While many owners today try to get out of their timeshares, those current owners who still have their units are vulnerable to scams and fraudulent activities. Recently, there's a new warning from the Better Business Bureau about timeshares. Such fraud is targeting thousands of people across the country.
One of the victims is Patricia Valdez who had been trying to get rid of her timeshare. She received a promising phone call guaranteeing to sell her time share for a fee of $1,500. She paid the money and after that, she never heard from them. When she tried to call there, they would not answer the phone.
The Better Business Bureau says this is one of the top scams in the country. According to Michael Galvin of the BBB, millions of dollars are being taken from the general public on this scam. The BBB has been flooded with complaints from thousands of timeshare owners saying they get a phone call from a company with a hard to resist offer promising to sell their timeshare immediately.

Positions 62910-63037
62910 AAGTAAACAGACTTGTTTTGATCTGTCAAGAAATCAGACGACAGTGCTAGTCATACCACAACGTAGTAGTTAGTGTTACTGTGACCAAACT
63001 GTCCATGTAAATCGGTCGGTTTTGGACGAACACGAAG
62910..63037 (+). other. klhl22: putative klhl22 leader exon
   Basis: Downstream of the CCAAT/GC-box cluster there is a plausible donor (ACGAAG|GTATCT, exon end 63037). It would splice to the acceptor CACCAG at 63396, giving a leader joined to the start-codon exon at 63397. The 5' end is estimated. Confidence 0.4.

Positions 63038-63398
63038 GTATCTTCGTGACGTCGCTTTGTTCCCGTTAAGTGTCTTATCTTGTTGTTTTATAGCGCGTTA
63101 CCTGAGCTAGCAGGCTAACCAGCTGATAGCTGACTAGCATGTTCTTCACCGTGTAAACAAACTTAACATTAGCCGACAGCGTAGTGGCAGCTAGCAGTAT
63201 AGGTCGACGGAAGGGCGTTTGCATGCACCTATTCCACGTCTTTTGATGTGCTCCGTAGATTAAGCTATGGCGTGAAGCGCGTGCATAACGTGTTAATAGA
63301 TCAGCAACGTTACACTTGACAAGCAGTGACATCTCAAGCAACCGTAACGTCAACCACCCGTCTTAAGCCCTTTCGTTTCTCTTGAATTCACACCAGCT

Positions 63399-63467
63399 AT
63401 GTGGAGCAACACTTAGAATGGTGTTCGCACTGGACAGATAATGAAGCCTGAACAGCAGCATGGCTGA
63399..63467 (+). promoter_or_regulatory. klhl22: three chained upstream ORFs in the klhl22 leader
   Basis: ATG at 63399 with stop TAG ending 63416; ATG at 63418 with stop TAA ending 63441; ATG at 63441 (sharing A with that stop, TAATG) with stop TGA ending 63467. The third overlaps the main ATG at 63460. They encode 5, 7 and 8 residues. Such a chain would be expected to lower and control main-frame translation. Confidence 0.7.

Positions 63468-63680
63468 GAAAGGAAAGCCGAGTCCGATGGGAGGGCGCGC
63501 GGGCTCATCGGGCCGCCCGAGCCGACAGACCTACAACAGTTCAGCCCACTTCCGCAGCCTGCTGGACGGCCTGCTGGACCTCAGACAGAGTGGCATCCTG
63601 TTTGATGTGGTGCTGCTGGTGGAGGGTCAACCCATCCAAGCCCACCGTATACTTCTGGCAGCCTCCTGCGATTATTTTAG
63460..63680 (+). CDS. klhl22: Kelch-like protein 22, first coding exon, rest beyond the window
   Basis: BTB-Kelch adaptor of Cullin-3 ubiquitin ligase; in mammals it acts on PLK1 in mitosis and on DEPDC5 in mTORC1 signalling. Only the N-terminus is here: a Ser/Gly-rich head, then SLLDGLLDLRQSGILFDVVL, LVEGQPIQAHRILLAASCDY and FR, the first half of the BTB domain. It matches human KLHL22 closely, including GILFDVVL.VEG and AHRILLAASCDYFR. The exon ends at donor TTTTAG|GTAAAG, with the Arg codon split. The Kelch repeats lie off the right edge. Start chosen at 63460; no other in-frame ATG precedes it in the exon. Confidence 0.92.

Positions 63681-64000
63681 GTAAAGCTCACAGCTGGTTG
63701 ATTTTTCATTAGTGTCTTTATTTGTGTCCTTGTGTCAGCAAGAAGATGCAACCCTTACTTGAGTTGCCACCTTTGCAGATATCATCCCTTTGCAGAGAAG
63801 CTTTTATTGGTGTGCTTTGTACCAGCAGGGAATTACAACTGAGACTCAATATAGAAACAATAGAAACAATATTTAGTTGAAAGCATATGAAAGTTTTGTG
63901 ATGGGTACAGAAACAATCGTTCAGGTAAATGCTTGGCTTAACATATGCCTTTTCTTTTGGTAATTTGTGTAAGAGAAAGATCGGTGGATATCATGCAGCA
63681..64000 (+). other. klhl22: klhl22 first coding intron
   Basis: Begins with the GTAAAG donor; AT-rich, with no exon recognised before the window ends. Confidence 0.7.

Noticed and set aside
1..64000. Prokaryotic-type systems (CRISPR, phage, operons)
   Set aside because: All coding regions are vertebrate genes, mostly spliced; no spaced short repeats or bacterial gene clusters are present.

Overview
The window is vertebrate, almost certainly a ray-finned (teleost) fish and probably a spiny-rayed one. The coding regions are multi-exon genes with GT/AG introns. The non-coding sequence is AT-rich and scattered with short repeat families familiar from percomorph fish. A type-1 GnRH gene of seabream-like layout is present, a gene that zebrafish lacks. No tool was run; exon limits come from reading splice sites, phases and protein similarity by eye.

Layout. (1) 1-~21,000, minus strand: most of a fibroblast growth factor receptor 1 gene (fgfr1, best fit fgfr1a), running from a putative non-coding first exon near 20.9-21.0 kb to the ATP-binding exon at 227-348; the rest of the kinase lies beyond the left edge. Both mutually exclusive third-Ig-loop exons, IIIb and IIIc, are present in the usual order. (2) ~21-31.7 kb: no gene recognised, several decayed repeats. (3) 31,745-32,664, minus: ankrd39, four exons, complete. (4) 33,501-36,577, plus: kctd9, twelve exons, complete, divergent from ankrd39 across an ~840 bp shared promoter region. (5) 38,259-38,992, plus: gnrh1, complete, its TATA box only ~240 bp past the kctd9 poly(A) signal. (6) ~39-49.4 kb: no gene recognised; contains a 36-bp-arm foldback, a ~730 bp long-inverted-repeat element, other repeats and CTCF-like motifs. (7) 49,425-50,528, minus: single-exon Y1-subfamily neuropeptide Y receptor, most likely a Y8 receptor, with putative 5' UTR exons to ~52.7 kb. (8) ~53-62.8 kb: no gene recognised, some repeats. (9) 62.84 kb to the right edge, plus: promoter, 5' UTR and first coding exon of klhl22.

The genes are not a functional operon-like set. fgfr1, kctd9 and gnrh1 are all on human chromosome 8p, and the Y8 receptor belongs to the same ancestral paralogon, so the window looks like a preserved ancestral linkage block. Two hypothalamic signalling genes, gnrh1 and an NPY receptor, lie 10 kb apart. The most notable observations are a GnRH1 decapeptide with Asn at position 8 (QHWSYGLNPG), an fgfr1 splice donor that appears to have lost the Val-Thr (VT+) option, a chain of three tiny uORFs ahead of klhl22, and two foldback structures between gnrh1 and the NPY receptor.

Meanwhile, Lisa Ann Schreier, who calls herself the "Time Share Crusader" and writes consumer advocate books said, in these times where people are struggling to make their regular mortgage payments, lots of consumers are cutting back and, so, therefore, they find they're not using their timeshares or they can't afford their mortgage payments and/or annual fees.
On the other hand, the Better Business Bureau says if a company calls you and insists that you pay upfront, it should be a red flag. Also, if you think you've been taken by one of these companies, file a complaint with your states Attorney General. In a tough economy, struggling families look for ways to reduce their expenses and one popular option is to unload their vacation properties such as timeshares so they can recoup their investment and stop paying maintenance fees.